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STDWatch
Dr. Patricia Shelton

Jul 06, 20227 min read

Alcohol and the Kidneys

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Drinking alcohol can have harmful effects on the liver. But what about the kidneys? Many people wonder whether alcohol affects liver or kidney function. Is there a link between alcohol and kidney damage? What are the short term and long term effects of alcohol on the kidneys?

Does alcohol harm the kidneys?

Studies have found that regular alcohol use doubles the risk of chronic kidney disease (CKD). Alcohol’s effects on the kidneys occur in a number of different ways. The function of the kidneys is to filter out toxins, and alcohol is itself a toxin. Consuming a significant amount of alcohol increases the amount of work that the kidneys have to do. 

Regular consumption of alcohol increases the risk of liver disease, and when the liver isn’t functioning well, this impairs blood flow to the kidneys. This is one reason that there’s a link between excessive consumption of liquor, wine, or beer and kidney disease.

Excessive alcohol intake also increases blood pressure. High blood pressure is one of the strongest risk factors for the development of chronic kidney disease, so this is another reason for the link between alcohol and CKD.

It’s important to note that, while regular heavy drinking is associated with kidney disease, light to moderate drinking doesn’t appear to be a problem. One study looked at the association between alcohol and creatinine levels, which are a marker of kidney function. Compared to those who didn’t drink, men who had one drink per day actually had a lower risk of kidney disease. As long as you can keep your alcohol consumption within safe limits (no more than one drink per day for women, and two for men), then there’s no reason to be worried about your alcohol use causing kidney disease.

Can drinking cause kidney infections?

Although alcohol can certainly cause kidney damage, research doesn’t show a strong link between drinking and kidney infections. Similarly, alcohol doesn’t seem to cause kidney stones. However, drinking excessively can lead to dehydration, which can impair the kidneys’ ability to function and may increase the risk of infections and kidney stones, particularly if a person drinks regularly.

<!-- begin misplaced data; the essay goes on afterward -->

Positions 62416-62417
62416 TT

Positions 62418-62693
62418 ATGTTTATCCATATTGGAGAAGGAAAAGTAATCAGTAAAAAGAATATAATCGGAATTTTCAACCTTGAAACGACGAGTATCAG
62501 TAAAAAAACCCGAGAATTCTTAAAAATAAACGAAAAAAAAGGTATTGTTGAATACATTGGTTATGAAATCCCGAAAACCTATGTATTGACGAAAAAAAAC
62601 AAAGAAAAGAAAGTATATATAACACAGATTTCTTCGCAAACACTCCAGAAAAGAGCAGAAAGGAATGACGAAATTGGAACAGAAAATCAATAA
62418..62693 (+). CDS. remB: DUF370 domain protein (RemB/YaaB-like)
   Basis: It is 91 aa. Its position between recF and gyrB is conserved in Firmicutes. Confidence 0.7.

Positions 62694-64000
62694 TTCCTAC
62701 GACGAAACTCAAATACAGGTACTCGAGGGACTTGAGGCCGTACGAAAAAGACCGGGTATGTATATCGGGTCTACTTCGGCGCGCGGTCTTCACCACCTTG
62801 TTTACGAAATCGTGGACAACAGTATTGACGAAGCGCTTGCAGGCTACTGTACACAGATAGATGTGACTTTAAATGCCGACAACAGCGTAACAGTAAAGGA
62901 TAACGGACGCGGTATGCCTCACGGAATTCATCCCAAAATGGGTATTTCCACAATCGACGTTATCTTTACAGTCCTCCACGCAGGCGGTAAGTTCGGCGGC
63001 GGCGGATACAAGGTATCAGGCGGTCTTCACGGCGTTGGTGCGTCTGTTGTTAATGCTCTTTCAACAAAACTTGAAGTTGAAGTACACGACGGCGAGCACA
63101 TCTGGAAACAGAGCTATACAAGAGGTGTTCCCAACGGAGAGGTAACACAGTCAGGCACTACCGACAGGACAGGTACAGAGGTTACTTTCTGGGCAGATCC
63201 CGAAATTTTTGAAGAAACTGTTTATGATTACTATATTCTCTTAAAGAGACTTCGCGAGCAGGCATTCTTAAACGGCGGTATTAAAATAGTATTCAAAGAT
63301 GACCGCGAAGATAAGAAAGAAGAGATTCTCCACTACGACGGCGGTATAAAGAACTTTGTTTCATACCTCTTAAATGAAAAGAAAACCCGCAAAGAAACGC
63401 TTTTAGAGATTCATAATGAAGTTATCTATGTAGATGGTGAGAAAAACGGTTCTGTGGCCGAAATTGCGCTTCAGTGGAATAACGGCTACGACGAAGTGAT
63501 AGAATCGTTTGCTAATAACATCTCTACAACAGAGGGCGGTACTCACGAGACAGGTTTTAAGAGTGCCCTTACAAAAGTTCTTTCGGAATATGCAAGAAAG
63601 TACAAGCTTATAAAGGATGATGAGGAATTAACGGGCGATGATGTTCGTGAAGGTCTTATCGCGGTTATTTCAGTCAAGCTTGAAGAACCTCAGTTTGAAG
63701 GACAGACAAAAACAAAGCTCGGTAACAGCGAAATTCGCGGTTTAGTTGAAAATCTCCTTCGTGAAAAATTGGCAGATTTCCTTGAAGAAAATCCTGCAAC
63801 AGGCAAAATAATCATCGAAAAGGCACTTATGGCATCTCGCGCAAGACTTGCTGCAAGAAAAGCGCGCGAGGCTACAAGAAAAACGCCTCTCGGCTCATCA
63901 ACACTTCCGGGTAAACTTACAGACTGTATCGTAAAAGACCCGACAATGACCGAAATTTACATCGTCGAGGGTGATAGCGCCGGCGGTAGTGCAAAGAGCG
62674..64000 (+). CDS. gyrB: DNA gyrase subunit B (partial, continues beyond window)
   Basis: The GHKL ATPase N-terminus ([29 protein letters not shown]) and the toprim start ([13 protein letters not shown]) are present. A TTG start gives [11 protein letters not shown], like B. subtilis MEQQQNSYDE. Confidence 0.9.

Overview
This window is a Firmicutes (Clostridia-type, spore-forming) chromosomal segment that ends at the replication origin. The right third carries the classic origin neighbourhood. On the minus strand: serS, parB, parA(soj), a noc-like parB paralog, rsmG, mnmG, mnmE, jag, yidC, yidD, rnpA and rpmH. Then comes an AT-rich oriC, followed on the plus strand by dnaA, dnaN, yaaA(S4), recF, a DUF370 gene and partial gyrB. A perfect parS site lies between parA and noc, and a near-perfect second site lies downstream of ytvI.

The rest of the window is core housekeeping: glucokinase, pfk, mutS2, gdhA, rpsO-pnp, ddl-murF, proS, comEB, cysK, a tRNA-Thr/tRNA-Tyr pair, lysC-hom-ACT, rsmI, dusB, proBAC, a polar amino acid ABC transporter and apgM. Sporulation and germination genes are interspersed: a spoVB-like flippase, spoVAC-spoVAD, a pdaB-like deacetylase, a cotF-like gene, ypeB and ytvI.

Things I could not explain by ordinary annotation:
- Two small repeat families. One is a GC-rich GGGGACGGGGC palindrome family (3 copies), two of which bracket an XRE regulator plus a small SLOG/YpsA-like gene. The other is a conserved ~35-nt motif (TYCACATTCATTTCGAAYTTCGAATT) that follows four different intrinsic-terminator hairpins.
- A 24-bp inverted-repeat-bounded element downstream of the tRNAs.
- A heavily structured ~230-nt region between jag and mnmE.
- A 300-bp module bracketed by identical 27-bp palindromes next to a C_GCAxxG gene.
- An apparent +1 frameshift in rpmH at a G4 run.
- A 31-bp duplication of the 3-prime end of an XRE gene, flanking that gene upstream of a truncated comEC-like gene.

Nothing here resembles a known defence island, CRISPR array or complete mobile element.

Can drinking too much alcohol cause blood in the urine?

Blood in the urine is a potential symptom of kidney disease. While a single incident of binge drinking will generally not directly cause blood in the urine, regular heavy drinking can lead to chronic kidney disease, and blood in the urine is a possible symptom of CKD.

There are also other possible causes of blood in the urine. For example, certain STDs (such as chlamydia and gonorrhea) can cause this symptom. If you notice blood in your urine, then it’s a very good idea to get some testing to determine the cause. This may include testing your kidney function as well as testing for STDs. There are home test kits available that can check for both, using a urine sample and/or a blood sample obtained through a fingerprick.

How do you know if alcohol has affected your kidneys?

If you drink alcohol and kidney disease symptoms start to appear, then you should definitely get your kidney function tested. These symptoms may include loss of appetite, fatigue or low energy, swollen feet or hands, itchy skin, and insomnia. You can visit your doctor and then go to a laboratory to get tested, or you can order a home testing kit for a more convenient option.

Order At-Home Kidney Function Test Here

Sources

Epstein M. Alcohol’s Impact on Kidney Function. Alcohol Health Res World. 1997; 21(1): 84–92.

Fan Z, Yun J, et al. Alcohol Consumption Can be a “Double-Edged Sword” for Chronic Kidney Disease Patients. Med Sci Monit. 2019; 25: 7059–7072.  doi: 10.12659/MSM.916121

How Alcohol Affects Your Kidney Health. Cleveland Clinic. https://health.clevelandclinic.org/how-alcohol-affects-your-kidney-health/. Accessed 14 June 2022.

Schaeffner EK, Kurth T, et al. Alcohol consumption and the risk of renal dysfunction in apparently healthy men. Arch Intern Med. 2005 May 9;165(9):1048-53. doi: 10.1001/archinte.165.9.1048.


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